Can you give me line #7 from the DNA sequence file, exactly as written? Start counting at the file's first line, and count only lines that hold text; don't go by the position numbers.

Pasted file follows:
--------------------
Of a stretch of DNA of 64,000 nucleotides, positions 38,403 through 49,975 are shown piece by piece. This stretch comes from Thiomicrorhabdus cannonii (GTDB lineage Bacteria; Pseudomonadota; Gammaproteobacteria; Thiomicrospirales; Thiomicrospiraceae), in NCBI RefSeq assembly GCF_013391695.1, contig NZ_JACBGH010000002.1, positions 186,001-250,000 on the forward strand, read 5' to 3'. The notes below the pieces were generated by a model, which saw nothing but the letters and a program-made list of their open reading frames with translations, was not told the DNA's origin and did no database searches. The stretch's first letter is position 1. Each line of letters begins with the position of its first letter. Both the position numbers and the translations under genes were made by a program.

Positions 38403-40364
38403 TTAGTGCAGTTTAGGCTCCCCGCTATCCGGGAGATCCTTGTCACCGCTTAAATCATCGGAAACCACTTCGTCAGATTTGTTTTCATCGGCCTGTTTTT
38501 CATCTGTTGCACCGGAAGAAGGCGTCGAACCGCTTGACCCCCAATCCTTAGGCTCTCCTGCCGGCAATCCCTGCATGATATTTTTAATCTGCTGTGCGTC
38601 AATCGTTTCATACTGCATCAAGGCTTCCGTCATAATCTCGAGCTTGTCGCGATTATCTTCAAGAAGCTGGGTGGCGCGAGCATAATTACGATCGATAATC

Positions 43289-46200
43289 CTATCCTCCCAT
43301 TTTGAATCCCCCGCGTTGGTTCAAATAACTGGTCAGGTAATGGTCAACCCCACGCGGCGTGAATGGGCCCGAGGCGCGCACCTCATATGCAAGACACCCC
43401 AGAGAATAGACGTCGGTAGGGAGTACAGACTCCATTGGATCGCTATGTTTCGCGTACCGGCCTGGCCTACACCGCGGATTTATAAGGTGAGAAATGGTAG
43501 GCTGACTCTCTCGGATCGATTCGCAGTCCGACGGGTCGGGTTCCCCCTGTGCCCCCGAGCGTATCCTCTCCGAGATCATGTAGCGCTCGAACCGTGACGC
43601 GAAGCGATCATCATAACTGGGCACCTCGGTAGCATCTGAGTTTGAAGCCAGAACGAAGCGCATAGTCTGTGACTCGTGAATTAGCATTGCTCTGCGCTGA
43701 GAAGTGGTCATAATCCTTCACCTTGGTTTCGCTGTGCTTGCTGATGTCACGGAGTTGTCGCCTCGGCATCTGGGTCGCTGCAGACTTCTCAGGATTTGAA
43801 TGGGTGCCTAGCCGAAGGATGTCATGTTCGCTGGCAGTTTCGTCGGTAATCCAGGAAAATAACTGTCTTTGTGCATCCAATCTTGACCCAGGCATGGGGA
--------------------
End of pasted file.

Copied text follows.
43289 CTATCCTCCCAT